Just wanted to say that I am really enjoying this series, no matter how long it is taking. :-D

centuri0n said...

I'm just glad someone besides me is enjoying this series.

Rev. M. Brewer said...

Mr. Frank Turk,

"...if you are Christians at all (that is, unless you believed in vain) you have to believe the Gospel in a way that is real in the same way that the death and resurrection of Christ is real...Christian life is the centrality of the Gospel. And the rest of the story of the centrality of the Gospel is getting the Christian life right..."

Amen.

I thoroughly enjoyed this discussion piece. There are some gems that really stand out. I am currently working on a three part study of the Church: Purpose and Intent, Attributes, and Why We Gather. May I quote some of your thoughts? I will link back to this post with any quote I use.

In whatever may come, thank you for this delightful and thought provoking post.

Blessings,
Michael

donsands said...

"I know for a lot of you this looks like baby steps"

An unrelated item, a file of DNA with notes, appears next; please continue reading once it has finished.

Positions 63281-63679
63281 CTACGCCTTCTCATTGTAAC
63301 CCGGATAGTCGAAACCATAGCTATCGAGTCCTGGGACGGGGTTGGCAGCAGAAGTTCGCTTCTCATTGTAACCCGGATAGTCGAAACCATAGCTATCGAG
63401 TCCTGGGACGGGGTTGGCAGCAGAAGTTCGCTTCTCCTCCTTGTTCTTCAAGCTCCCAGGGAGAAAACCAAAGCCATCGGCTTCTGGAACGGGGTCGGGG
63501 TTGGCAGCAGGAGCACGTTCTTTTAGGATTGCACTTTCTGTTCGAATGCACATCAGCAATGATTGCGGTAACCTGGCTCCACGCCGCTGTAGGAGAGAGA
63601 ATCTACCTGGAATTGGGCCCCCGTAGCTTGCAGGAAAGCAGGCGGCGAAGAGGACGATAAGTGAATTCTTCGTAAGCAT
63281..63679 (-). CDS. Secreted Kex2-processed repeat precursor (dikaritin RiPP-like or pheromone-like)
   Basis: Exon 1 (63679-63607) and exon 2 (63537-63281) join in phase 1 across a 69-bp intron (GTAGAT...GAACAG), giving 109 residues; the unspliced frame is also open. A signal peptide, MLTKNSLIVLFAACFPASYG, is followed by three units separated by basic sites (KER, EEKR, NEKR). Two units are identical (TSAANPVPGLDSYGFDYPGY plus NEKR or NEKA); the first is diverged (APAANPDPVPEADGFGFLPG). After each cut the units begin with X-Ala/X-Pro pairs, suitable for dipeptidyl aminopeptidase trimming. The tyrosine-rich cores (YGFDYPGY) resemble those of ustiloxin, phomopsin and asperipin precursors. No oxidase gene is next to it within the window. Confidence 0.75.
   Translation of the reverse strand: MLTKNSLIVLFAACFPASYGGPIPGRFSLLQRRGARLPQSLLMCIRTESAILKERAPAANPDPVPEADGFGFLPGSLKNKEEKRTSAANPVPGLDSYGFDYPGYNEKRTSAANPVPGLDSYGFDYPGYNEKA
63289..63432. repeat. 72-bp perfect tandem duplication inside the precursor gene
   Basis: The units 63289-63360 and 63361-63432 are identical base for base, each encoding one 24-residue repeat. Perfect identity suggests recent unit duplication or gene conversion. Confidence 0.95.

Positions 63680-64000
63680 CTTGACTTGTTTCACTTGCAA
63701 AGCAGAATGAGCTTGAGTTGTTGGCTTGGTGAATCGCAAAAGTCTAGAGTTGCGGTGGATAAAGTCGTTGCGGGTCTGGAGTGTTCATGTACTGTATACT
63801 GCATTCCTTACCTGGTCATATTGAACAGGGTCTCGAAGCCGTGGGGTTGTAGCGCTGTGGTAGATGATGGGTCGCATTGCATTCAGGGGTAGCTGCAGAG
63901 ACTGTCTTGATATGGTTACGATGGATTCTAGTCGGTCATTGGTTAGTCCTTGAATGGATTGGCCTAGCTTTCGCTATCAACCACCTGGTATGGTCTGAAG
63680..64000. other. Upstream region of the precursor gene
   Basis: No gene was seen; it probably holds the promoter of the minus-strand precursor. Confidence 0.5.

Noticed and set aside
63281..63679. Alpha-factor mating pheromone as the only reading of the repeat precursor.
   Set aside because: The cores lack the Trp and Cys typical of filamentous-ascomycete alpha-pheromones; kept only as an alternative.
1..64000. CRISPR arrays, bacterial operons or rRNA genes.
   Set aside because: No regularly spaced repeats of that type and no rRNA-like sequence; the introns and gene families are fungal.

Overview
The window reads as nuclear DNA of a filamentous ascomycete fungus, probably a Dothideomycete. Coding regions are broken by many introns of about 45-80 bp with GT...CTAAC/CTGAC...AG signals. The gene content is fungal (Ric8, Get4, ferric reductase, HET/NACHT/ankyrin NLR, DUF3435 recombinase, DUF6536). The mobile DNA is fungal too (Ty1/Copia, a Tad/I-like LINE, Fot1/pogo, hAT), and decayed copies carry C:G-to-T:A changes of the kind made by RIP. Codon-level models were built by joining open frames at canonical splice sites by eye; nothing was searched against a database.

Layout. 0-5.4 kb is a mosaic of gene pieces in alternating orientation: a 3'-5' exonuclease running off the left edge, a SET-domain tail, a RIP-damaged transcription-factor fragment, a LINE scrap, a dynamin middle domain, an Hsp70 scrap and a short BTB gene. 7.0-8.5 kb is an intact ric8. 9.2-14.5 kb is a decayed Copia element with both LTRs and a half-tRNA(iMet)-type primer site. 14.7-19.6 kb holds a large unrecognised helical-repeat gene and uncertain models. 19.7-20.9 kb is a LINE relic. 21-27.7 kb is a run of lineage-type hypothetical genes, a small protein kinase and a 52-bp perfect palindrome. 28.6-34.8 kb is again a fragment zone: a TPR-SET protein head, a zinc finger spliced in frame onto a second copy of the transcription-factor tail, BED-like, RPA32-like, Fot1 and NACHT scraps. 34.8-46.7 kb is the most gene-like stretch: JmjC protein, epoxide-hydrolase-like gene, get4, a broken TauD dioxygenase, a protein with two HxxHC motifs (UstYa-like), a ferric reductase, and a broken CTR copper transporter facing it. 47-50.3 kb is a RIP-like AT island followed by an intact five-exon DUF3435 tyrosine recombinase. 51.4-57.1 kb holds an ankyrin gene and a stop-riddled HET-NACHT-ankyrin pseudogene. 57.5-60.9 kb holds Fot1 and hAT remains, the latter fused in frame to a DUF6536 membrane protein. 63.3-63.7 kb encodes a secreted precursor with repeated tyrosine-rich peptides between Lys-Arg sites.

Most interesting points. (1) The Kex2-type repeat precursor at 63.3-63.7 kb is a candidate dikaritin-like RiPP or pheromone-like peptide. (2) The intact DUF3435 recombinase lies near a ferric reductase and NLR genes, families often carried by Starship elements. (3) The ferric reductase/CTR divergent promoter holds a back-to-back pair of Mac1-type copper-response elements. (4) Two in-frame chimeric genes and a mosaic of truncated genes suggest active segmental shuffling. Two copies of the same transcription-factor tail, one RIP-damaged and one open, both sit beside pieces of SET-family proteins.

Sure we need to go on to greater spiritual strides, but the baby steps never get old to me.

The Gospel is the power [dunamis] that delivers a soul, and it should always be that same power in our daily lives.

Daryl said...

Baby steps, sure. But for me, it's real easy to skip the baby steps & move onto "fun stuff"...trouble is, with out the baby steps I totally miss the point of the other stuff anyways.

Thanks for the reminder.

David said...

That was really a good post.

Thanks.

centuri0n said...

Rev. M. Brewer:

If you are blogging, just link back. If you are preaching, be really obvious that you are citing a source so someone doesn't accuse you if lifting sermons off the internet.